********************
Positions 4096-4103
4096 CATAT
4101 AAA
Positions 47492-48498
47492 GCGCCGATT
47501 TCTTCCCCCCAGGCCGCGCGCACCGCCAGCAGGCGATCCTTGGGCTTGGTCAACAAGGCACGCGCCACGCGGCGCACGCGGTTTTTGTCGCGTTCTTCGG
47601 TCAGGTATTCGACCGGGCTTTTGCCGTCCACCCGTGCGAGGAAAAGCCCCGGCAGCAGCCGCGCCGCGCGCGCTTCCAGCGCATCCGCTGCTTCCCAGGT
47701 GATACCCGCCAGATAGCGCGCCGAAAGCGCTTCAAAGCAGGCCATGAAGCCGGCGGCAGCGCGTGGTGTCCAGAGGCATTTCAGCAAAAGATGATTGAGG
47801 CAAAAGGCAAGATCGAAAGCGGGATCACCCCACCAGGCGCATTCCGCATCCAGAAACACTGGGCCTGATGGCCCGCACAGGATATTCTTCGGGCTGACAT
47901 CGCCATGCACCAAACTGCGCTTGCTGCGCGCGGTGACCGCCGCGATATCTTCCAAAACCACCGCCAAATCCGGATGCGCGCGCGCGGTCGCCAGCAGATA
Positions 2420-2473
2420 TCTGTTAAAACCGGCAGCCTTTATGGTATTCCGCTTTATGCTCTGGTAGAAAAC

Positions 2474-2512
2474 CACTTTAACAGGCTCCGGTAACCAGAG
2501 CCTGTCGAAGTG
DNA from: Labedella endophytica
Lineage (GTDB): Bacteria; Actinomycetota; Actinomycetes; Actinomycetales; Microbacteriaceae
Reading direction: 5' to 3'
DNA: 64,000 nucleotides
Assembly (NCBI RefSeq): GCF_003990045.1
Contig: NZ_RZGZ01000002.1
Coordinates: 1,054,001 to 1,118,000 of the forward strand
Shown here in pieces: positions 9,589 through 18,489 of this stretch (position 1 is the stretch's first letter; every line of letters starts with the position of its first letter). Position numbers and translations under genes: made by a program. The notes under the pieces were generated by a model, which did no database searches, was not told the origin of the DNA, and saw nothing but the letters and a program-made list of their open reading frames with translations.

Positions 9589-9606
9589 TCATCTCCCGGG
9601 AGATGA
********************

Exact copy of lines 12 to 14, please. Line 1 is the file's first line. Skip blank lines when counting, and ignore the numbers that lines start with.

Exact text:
2420 TCTGTTAAAACCGGCAGCCTTTATGGTATTCCGCTTTATGCTCTGGTAGAAAAC

Positions 2474-2512
2474 CACTTTAACAGGCTCCGGTAACCAGAG